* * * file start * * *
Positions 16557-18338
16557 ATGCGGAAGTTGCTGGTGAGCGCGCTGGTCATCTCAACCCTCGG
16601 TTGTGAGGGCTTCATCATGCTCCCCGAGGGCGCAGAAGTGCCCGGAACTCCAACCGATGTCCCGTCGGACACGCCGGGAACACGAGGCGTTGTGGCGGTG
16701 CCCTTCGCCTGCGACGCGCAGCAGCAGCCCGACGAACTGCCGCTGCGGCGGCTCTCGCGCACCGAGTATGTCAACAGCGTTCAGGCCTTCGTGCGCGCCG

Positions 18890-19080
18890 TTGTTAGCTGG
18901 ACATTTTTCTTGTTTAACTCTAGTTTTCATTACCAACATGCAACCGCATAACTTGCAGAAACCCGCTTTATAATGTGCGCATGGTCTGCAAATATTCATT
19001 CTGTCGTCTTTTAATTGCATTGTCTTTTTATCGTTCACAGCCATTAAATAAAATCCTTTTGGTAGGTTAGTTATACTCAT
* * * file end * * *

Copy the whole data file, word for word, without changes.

Positions 16557-18338
16557 ATGCGGAAGTTGCTGGTGAGCGCGCTGGTCATCTCAACCCTCGG
16601 TTGTGAGGGCTTCATCATGCTCCCCGAGGGCGCAGAAGTGCCCGGAACTCCAACCGATGTCCCGTCGGACACGCCGGGAACACGAGGCGTTGTGGCGGTG
16701 CCCTTCGCCTGCGACGCGCAGCAGCAGCCCGACGAACTGCCGCTGCGGCGGCTCTCGCGCACCGAGTATGTCAACAGCGTTCAGGCCTTCGTGCGCGCCG

Positions 18890-19080
18890 TTGTTAGCTGG
18901 ACATTTTTCTTGTTTAACTCTAGTTTTCATTACCAACATGCAACCGCATAACTTGCAGAAACCCGCTTTATAATGTGCGCATGGTCTGCAAATATTCATT
19001 CTGTCGTCTTTTAATTGCATTGTCTTTTTATCGTTCACAGCCATTAAATAAAATCCTTTTGGTAGGTTAGTTATACTCAT